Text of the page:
#ATTRIBUTE
attribute
attributed
attributing
attributes
ascribe
ascribes
ascribed
#AUX
to be
&BE * &CONSIDERED
&AS/TO_BE_
&BE said to be
&INFL * &BECOME
&BE * &BECOME
&INFL * &HAVE * &BE
&INFL * &BE
&HAVE * &BE
&BE
&BECOME
&HAVE to do with
as
-#AUX_
to be
to
&BE * &CONSIDERED
&AS/TO_BE/TO_
&BE said to be
&BE said to
&INFL * &BECOME
&BE * &BECOME
&INFL * &HAVE * &BE
&INFL * &BE
&INFL * &HAVE
&HAVE * &BE
&BE
&INFL
&BECOME
&HAVE
as
-_
#BE
is
's|V
are
was
were
am
be
being
been
#BECAUSE/THAT
because
that
#BECOME
becomes
become
became
becoming
#BENEFIT
benefit
benefits
benefited
benefiting
#BLAME
blames
blame
blamed
blaming
#BY_[N:0]_
by [M:0]
by [N:0]
_
#C
@CC~
. &"_
; &"_
: &"_
because~ &,_ &"_
that|IN~ &,_ &"_
after~ all~ , &"_
according~ to~ &[N:0] ,
&"_
also~ , &"_
in~ addition~ , &"_
however~ , &"_
recently~ , &"_
, &"_ &IN_ &TIME , &"_
, &"_ @CC~ &TIME , &"_
, &"_ but~ &"_
, &"_ while~ &"_
[C:0] &"_ , and~ &"_
$that~ &MISC1
&WH &"_
. &"_ &CC_ so~ &,_ &"_
. &"_ &CC_ if~ so~ &,_
&"_
. &"_ &CC_ &RB , &"_
. &"_ &CC_ &RB &"_
. &"_ &CC_ [P:0] , &"_
. &"_ &CC_ [P:0] [P:0] ,
&"_
. &"_ &CC_ @IN &TIME
197
&"_
. &"_ @CC~ &TIME , &"_
. &"_ @CC~ &,_ &"_
. &"_ &CC_ [G:0] , &"_
. &"_ &CC_ [G:0] [P:0] ,
&"_
#C_
;
:
because~
that|IN~
after~ all~ , &"_
according~ to~ &[N:0] ,
also~ ,
in~ addition~ ,
however~ ,
recently~ ,
, &"_ &IN_ &TIME ,
, &"_ @CC~ &TIME ,
, &"_ but~
, &"_ while~
[C:0] , and~
$that~ &MISC2
&WH
. &"_ &CC_ so~
. &"_ &CC_ if~ so~
. &"_ &CC_ &RB ,
. &"_ &CC_ &RB
. &"_ &CC_ [P:0] ,
. &"_ &CC_ [P:0] [P:0] ,
&"_
. &"_ &CC_ @IN &TIME
. &"_ @CC~ &TIME ,
. &"_ @CC~
. &"_ &CC_ [G:0] ,
. &"_ &CC_ [G:0] [P:0] ,
_
#C1
; &"_
: &"_
because~ &"_
that|IN~ &"_
[1] &AUX &RB_ $that~
&BY_[N:0]_
after~ all~ , &"_
according~ to~ &[N:0] ,
&"_
also~ , &"_
in~ addition~ , &"_
however~ , &"_
recently~ , &"_
[1] , &"_ &IN_ &TIME ,
&"_
, &"_ @CC~ &TIME , &"_
, &"_ but~ &"_
, &"_ while~ &"_
[C:0] &"_ , and~ &"_
[1] , *** $that~ , &"_
[1] , $that~ *** , &"_
$that~ &MISC1
&WH &"_
[1] @V *** &AND/OR
&AUX_ &RB_ [v:1]
. &"_ &CC_ so~ &,_ &"_
. &"_ &CC_ if~ so~ &,_
&"_
. &"_ &CC_ &RB , &"_
. &"_ &CC_ &RB &"_
. &"_ &CC_ [P:0] , &"_
. &"_ &CC_ [P:0] [P:0] ,
&"_
. &"_ &CC_ @IN &TIME
&"_
. &"_ @CC~ &TIME , &"_
. &"_ @CC~ &,_ &"_
. &"_ &CC_ [G:0] , &"_
. &"_ &CC_ [G:0] [P:0] ,
&"_
#C1_
;
:
because~
that|IN~
[1] &AUX &RB_ $that~
&BY_[N:0]_
after~ all~ , &"_
according~ to~ &[N:0] ,
also~ ,
in~ addition~ ,
however~ ,
recently~ ,
[1] , &IN_ &TIME ,
, &"_ @CC~ &TIME ,
, &"_ but~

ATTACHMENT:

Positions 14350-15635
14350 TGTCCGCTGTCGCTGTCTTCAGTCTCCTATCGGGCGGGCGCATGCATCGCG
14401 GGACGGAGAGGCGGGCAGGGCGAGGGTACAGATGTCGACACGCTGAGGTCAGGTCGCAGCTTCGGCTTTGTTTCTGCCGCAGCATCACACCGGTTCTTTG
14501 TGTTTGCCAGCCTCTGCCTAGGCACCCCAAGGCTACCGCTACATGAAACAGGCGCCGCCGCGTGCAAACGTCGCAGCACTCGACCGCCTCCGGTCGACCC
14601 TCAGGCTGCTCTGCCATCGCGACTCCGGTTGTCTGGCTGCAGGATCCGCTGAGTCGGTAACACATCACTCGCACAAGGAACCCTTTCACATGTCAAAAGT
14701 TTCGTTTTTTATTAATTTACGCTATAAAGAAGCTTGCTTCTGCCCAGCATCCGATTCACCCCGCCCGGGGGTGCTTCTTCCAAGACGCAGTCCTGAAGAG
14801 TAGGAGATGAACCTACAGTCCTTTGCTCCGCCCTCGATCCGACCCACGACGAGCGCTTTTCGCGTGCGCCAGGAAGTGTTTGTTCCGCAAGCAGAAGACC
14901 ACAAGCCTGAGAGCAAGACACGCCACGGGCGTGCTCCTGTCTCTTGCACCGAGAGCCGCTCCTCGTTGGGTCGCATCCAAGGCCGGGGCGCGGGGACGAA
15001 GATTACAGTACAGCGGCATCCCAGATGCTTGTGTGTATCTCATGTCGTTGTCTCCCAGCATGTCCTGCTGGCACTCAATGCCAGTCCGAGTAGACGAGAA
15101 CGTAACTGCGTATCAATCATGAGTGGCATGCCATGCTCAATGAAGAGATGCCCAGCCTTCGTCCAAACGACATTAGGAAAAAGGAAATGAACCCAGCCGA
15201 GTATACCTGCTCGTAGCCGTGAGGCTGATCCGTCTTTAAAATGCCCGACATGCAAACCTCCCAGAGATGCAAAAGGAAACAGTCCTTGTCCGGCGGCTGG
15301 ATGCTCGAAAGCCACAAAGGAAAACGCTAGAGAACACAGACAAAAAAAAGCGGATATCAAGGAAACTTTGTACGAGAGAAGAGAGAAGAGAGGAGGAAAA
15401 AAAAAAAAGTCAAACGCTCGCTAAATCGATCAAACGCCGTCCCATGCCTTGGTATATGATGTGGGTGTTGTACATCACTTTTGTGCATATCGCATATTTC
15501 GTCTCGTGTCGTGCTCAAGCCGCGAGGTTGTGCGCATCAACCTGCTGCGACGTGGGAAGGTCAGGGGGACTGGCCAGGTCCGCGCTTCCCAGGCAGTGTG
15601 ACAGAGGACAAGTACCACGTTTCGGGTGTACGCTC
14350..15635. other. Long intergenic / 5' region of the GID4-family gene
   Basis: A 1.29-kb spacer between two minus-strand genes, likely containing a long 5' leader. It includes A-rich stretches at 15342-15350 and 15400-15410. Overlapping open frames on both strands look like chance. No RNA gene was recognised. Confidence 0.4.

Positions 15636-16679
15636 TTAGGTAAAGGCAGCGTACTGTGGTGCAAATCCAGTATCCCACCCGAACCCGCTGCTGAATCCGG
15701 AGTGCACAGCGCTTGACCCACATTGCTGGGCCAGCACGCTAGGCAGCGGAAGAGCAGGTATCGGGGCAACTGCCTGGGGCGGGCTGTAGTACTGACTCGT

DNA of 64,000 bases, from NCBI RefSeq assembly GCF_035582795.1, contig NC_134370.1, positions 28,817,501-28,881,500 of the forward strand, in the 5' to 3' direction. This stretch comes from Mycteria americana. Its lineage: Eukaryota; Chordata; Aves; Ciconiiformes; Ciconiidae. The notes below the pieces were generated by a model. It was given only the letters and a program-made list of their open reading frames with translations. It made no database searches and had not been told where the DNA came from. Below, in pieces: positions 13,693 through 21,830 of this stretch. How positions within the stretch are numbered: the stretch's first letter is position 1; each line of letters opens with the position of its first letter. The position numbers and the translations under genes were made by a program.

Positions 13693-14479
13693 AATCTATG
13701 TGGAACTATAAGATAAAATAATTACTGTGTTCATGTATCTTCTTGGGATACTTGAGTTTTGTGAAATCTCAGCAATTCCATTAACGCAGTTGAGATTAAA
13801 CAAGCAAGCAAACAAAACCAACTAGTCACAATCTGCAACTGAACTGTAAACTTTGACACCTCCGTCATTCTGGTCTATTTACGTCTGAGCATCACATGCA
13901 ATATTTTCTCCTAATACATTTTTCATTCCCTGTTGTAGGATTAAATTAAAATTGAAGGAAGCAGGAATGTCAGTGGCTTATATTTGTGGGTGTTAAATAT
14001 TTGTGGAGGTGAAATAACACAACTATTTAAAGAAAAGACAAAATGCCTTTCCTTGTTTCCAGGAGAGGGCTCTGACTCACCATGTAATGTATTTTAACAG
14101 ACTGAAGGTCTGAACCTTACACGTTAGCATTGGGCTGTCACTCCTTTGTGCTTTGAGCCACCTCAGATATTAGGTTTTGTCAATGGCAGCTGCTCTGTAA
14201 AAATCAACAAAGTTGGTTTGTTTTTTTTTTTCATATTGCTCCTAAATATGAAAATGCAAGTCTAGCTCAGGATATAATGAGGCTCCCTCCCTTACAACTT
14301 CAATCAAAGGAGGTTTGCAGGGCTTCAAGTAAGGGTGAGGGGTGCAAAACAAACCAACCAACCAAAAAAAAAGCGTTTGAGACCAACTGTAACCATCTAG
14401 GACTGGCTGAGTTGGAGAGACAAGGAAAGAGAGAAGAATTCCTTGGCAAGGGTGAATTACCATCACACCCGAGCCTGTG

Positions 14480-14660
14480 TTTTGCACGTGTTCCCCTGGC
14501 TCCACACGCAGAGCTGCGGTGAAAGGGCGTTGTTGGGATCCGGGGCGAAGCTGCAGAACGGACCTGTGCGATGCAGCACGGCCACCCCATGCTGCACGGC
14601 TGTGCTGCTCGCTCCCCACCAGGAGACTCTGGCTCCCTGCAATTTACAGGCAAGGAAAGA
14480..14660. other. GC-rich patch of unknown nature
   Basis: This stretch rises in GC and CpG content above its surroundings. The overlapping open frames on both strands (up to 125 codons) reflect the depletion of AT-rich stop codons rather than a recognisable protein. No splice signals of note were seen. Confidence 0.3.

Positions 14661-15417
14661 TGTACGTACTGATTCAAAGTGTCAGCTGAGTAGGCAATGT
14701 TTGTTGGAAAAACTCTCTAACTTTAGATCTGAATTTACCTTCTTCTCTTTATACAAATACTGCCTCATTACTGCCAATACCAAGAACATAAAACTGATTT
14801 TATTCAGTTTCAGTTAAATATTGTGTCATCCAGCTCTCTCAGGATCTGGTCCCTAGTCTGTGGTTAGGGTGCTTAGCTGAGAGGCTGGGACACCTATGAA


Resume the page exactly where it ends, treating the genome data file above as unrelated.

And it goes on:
, &"_ while~
[C:0] , and~
[1] , *** $that~ ,
[1] , $that~ *** ,
$that~ &MISC2
&WH
[1] @V *** &AND/OR
&AUX_ &RB_ [v:1]
. &"_ &CC_ so~
. &"_ &CC_ if~ so~
. &"_ &CC_ &RB ,
. &"_ &CC_ &RB
. &"_ &CC_ [P:0] ,
. &"_ &CC_ [P:0] [P:0] ,
&"_
. &"_ &CC_ @IN &TIME
. &"_ @CC~ &TIME ,
. &"_ @CC~
. &"_ &CC_ [G:0] ,
. &"_ &CC_ [G:0] [P:0] ,
_
#C2
; &"_
: &"_
because~ &"_
that|IN~ &"_
[2] &AUX &RB_ $that~
&BY_[N:0]_
after~ all~ , &"_
according~ to~ &[N:0] ,
&"_
also~ , &"_
in~ addition~ , &"_
however~ , &"_
recently~ , &"_
[2] , &"_ &IN_ &TIME ,
&"_
, &"_ @CC~ &TIME , &"_
, &"_ but~ &"_
, &"_ while~ &"_
[C:0] &"_ , and~ &"_
[2] , *** $that~ , &"_
[2] , $that~ *** , &"_
$that~ &MISC1
&WH &"_
[2] @V *** &AND/OR
&AUX_ &RB_ [v:2]
. &"_ &CC_ so~ &,_ &"_
. &"_ &CC_ if~ so~ &,_
&"_
. &"_ &CC_ &RB , &"_
. &"_ &CC_ &RB &"_
. &"_ &CC_ [P:0] , &"_
. &"_ &CC_ [P:0] [P:0] ,
&"_
. &"_ &CC_ @IN &TIME
&"_
. &"_ @CC~ &TIME , &"_
. &"_ @CC~ &,_ &"_
. &"_ &CC_ [G:0] , &"_
. &"_ &CC_ [G:0] [P:0] ,
&"_
#C2_
198
;
:
because~
that|IN~
[2] &AUX &RB_ $that~
&BY_[N:0]_
after~ all~ , &"_
according~ to~ &[N:0] ,
also~ ,
in~ addition~ ,
however~ ,
recently~ ,
[2] , &IN_ &TIME ,
, &"_ @CC~ &TIME ,
, &"_ but~
, &"_ while~
[C:0] , and~
[2] , *** $that~ ,
[2] , $that~ *** ,
$that~ &MISC2
&WH
[2] @V *** &AND/OR
&AUX_ &RB_ [v:2]
. &"_ &CC_ so~
. &"_ &CC_ if~ so~
. &"_ &CC_ &RB ,
. &"_ &CC_ &RB
. &"_ &CC_ [P:0] ,
. &"_ &CC_ [P:0] [P:0] ,
&"_
. &"_ &CC_ @IN &TIME
. &"_ @CC~ &TIME ,
. &"_ @CC~
. &"_ &CC_ [G:0] ,
. &"_ &CC_ [G:0] [P:0] ,
_
#C/,
,
@CC
, @CC
&C
#CAUSE
cause
causes
#CC_
@CC
_
#CONSIDERED
considered
thought
cited
impact
influence
#CONTRIBUTE
contribute
contributed
contributes
contributing
#EFFECT/RESULT
effect
effects
result
results
consequence
consequences
impact
influence
#CRITICAL
critical
vital
essential
important
imperative
crucial
#DELIVER
deliver
delivers
delivered
delivering
&PROVIDE
#EMERGE
emerge
emerged
emerging
emerges
#DT
@DT
@CD
its
#ENABLE
enable
enables
enabled
enabling
permit
permits
permitted
permitting
allow
allows
allowed
allowing
#DT_
@DT
@CD
its
_
#FACTOR
factor
factors
determinant
determinants
#DUE_TO
due to
owing to
depend on
dependent on
depends on
depending on
depended on
contingent on
attributed to
attributable to
#FOR
for
FOR
#DISADVANTAGE
disadvantages